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Holographic principle

The holographic principle is a physical property of quantum gravity theories, proposed by Gerard 't Hooft and Leonard Susskind, which resolves the black hole information paradox. It has been given a precise mathematical formulation within string theory, largely as a result of Susskind's work.

The principle states that the description of a volume of space should be thought of as encoded on a boundary to the region, preferably a light-like boundary like a gravitational horizon. For a black hole, the principle states that the description of all the objects which will ever fall in is entirely contained in surface fluctuations of the event horizon.

In a larger and more speculative sense, the theory suggests that the entire universe can be seen as a two-dimensional information structure "painted" on the cosmological horizon, so that the three dimensions we observe are only an effective description at low energies. Cosmological holography has not yet been made mathematically precise, partly because the cosmological horizon has a finite area and grows with time.

Black Hole entropy

An object with entropy is microscopically random, like a hot gas. A known configuration of classical fields has zero entropy - there is nothing random about electric and magnetic fields, or gravitational waves. Since black holes are exact solutions of Einstein's equations, they were thought not to have any entropy either.

But Jacob Bekenstein noted that this leads to a violation of the second law of thermodynamics. If you throw a hot gas with entropy into a black hole, once it crosses the horizon, the entropy would disappear. The random properties of the gas would no longer be seen once the black hole had absorbed the gas and settled down. The second law can only be salvaged if black holes are in fact random objects, with an enormous entropy whose increase more than compensates for the entropy carried by the gas.

Bekenstein argued that black holes are maximum entropy objects - that they have more entropy than anything else in the same volume. In a sphere of radius R, the entropy in a relativistic gas increases as the energy increases. The only limit is gravitational - when there is too much energy the gas collapses into a black hole. Beckenstein used this to put an upper bound on the entropy in a region of space, and the bound was proportional to the area of the region. He concluded that the black hole entropy is directly proportional to the area of the event horizon divided by the Planck area.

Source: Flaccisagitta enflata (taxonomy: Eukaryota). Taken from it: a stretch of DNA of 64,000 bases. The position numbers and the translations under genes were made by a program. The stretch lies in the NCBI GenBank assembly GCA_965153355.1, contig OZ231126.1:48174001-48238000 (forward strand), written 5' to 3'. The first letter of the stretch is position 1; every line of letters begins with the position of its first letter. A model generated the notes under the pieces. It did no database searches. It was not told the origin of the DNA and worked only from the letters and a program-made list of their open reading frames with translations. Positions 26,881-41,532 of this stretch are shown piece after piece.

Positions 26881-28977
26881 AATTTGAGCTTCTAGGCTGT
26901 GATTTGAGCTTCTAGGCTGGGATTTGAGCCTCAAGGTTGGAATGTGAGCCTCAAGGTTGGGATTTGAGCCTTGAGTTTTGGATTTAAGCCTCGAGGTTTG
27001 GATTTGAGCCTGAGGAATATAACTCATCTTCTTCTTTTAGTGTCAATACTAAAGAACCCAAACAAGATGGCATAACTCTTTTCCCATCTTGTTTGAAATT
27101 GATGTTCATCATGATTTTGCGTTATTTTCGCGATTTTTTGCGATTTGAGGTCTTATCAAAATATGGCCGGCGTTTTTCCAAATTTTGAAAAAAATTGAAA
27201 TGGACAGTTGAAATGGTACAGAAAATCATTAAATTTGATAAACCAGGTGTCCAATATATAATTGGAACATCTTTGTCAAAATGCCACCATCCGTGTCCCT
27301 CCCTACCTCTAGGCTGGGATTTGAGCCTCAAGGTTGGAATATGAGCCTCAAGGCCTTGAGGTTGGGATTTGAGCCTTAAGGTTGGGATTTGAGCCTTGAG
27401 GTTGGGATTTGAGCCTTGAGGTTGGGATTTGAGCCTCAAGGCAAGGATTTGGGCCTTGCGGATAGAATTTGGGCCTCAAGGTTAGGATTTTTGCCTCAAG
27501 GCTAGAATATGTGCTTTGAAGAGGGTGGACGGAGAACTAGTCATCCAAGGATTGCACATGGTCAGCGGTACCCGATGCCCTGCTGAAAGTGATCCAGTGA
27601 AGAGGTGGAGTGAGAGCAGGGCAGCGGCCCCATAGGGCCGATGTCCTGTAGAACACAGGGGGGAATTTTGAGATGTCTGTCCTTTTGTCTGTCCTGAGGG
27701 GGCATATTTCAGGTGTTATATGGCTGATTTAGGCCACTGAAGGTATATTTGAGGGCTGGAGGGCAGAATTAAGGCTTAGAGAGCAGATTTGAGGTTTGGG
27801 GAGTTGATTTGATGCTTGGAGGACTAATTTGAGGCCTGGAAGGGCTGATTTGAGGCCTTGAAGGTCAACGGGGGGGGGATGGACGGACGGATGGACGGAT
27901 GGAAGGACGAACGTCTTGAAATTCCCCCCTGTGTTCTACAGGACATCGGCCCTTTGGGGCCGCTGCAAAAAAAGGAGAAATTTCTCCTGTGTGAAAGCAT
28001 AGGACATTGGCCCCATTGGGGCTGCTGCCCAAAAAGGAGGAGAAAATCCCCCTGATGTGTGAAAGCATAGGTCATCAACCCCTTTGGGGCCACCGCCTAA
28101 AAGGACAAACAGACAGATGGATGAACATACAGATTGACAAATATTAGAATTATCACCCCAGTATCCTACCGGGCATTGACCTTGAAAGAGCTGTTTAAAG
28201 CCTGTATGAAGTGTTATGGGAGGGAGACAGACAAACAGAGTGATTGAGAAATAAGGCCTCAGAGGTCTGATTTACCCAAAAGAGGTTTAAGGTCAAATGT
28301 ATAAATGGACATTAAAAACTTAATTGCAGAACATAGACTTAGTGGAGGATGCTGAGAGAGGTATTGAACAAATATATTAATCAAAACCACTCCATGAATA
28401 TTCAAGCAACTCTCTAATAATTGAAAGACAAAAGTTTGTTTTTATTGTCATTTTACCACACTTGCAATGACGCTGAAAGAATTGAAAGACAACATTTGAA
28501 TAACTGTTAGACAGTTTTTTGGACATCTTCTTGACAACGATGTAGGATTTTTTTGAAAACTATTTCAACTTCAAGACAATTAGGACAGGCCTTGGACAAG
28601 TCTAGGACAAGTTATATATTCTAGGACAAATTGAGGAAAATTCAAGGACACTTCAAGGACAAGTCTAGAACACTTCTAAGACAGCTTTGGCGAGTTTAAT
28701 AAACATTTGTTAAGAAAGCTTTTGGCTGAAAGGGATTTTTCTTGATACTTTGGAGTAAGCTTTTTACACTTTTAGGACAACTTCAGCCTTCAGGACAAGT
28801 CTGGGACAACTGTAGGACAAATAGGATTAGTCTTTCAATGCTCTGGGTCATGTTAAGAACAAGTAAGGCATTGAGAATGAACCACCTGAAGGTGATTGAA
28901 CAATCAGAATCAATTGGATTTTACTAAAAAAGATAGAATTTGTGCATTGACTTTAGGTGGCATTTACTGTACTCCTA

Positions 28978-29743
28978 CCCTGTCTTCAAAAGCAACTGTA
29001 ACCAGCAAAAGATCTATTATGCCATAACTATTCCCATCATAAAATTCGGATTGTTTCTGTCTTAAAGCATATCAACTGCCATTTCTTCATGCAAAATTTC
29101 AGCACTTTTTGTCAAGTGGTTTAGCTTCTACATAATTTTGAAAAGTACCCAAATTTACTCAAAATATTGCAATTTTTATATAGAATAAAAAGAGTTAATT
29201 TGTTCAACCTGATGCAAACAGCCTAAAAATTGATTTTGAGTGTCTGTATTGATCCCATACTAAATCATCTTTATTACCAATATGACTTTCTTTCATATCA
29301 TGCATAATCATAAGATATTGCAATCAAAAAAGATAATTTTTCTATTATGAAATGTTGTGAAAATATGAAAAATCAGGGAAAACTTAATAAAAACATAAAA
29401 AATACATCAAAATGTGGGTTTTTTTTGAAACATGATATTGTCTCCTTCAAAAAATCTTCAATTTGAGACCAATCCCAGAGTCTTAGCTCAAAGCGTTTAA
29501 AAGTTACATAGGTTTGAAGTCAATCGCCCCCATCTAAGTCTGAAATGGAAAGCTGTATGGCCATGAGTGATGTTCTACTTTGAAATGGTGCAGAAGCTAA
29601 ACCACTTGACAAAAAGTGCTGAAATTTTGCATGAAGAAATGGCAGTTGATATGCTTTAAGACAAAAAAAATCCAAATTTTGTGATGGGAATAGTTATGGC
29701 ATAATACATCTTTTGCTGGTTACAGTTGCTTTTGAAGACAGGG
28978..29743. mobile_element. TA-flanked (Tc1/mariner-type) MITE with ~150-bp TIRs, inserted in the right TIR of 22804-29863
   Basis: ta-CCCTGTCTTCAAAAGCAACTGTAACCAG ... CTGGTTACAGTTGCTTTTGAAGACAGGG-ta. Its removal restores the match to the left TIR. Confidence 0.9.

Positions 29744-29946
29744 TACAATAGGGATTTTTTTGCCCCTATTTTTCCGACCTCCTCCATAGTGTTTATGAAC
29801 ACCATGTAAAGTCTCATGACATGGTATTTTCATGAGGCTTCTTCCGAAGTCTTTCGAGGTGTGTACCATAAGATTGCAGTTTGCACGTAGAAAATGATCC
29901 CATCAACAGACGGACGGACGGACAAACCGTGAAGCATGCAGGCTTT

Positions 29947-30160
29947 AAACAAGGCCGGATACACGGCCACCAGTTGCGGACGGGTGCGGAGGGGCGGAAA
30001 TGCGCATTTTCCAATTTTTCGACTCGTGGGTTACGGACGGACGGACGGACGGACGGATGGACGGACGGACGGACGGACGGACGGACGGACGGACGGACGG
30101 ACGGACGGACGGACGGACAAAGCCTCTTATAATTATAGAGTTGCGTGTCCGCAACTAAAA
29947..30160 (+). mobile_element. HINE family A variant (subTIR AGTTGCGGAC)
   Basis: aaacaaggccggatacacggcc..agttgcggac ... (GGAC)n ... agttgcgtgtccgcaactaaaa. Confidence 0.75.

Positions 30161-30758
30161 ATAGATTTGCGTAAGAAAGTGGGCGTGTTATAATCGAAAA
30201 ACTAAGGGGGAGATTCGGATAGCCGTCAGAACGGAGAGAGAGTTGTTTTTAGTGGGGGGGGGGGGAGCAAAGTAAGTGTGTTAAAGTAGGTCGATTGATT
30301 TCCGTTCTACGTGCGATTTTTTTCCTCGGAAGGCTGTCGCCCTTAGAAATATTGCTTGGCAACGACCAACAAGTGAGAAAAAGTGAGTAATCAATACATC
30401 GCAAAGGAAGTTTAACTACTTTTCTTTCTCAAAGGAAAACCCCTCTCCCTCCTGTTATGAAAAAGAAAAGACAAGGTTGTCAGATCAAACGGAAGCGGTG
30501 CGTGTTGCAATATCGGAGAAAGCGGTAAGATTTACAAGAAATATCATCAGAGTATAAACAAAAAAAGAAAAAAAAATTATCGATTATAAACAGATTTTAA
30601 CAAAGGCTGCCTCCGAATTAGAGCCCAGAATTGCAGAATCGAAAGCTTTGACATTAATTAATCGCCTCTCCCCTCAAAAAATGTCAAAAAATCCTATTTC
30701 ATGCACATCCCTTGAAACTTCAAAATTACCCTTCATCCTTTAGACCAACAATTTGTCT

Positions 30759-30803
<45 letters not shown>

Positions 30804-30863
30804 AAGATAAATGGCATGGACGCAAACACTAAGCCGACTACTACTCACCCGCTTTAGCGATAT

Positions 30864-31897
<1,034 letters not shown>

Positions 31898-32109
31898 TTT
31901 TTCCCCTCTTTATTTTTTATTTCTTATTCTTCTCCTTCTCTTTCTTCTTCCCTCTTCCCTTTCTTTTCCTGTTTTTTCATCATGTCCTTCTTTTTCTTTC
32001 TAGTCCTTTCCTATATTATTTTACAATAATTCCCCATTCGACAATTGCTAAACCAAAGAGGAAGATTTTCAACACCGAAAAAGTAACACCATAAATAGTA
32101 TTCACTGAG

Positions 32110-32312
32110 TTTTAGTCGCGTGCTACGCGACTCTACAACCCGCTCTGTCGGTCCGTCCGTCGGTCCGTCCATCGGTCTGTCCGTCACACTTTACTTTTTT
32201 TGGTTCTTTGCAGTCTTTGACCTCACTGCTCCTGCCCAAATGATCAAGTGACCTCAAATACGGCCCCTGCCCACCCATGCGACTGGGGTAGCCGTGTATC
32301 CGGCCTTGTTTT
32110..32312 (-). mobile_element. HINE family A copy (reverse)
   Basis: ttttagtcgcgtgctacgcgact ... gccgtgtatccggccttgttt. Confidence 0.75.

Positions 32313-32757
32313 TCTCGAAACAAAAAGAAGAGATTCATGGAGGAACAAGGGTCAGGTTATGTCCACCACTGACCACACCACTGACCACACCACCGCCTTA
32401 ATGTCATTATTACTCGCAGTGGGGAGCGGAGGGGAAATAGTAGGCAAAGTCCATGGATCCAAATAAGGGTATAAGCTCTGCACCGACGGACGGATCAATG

Stephen Hawking had earlier shown that the total horizon area of a collection of black holes always increases with time. The horizon is a boundary defined by lightlike geodesics, it is those light rays that are just barely unable to escape. If neighboring geodesics start moving toward each other they eventually collide, at which point their extension is inside the black hole. So the geodesics are always moving apart, and the number of geodesics which generate the boundary, the area of the horizon, always increases. Hawking's result was called the second law of black hole thermodynamics, by analogy with the law of entropy increase, but at first, he did not take the analogy too seriously.

Hawking knew that if the horizon area was an actual entropy, black holes would have to radiate. When heat is added to a thermal system, the change in entropy is the increase in mass-energy divided by temperature:

dS = {dMover T} If black holes have a finite entropy, they should also have a finite temperature. In particular, they would come to equilibrium with a thermal gas of photons. This means that black holes would not only absorb photons, they would have to emit them in the right amount to maintain detailed balance.

Time independent solutions to field equations don't emit radiation, because a time independent background conserves energy. Based on this principle, Hawking set out to show that black holes do not radiate. But, to his surprise, a careful analysis convinced him that they do, and in just the right way to come to equilibrium with a gas at a finite temperature. Hawking's calculation fixed the constant of proportionality at 1/4, the entropy of a black hole is one quarter its horizon area in Planck units.